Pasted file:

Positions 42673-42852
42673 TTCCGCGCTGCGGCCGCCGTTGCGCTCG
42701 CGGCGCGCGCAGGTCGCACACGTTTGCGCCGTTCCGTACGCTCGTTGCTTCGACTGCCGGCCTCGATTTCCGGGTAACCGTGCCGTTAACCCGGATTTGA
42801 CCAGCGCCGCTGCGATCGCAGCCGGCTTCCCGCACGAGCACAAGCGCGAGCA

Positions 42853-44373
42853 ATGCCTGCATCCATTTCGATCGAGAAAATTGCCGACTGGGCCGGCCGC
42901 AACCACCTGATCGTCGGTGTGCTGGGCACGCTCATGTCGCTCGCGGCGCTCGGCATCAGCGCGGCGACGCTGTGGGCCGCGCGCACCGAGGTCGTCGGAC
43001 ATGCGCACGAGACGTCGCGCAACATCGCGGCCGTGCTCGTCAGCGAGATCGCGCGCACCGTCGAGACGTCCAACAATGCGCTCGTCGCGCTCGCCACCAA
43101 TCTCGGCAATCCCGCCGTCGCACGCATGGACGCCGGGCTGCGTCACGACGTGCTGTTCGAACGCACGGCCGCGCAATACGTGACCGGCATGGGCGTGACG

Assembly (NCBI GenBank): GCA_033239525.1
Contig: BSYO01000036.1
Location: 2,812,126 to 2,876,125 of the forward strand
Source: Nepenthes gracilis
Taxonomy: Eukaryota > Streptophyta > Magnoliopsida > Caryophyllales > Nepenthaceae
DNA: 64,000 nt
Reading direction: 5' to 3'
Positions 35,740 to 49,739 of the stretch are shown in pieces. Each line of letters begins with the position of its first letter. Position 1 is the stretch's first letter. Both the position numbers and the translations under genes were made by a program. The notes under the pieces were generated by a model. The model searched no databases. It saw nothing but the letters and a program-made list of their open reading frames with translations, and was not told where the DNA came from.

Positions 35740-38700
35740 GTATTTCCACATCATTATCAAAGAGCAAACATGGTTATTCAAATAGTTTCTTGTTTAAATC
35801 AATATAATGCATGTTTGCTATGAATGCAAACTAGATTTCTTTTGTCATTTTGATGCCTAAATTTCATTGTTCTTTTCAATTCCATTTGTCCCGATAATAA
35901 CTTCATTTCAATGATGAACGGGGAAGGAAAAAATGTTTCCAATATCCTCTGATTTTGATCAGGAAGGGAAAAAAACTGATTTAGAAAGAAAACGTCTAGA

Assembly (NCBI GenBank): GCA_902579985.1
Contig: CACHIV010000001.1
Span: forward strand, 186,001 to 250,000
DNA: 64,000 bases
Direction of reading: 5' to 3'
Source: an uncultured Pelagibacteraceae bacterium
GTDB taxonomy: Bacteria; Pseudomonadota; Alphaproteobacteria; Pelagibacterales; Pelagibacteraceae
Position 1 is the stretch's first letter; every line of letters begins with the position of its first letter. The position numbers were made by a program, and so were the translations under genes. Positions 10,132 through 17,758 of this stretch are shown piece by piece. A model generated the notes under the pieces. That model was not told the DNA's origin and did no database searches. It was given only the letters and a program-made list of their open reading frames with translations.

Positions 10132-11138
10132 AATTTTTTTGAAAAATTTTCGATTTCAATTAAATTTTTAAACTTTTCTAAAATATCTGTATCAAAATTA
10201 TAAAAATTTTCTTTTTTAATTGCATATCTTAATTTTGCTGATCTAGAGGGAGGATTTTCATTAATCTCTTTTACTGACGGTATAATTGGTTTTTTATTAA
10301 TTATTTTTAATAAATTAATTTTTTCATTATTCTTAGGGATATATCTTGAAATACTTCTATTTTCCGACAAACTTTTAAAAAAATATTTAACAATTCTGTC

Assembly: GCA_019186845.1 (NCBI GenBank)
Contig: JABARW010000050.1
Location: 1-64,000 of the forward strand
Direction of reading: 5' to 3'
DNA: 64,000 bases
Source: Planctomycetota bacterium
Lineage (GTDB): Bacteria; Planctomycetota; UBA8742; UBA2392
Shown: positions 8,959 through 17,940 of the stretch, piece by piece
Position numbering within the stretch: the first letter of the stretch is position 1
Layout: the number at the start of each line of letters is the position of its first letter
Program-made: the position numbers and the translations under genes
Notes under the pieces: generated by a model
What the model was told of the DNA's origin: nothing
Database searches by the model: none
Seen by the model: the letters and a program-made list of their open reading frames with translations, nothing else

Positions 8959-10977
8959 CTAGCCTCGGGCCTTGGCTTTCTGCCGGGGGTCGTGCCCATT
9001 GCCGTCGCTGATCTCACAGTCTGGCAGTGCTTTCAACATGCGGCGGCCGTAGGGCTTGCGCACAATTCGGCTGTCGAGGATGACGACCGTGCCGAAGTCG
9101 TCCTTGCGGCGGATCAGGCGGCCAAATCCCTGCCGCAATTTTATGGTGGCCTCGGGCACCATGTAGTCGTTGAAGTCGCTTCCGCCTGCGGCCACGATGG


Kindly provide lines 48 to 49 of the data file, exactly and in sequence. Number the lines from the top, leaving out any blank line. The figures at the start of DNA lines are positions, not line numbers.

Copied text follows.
Seen by the model: the letters and a program-made list of their open reading frames with translations, nothing else

Positions 8959-10977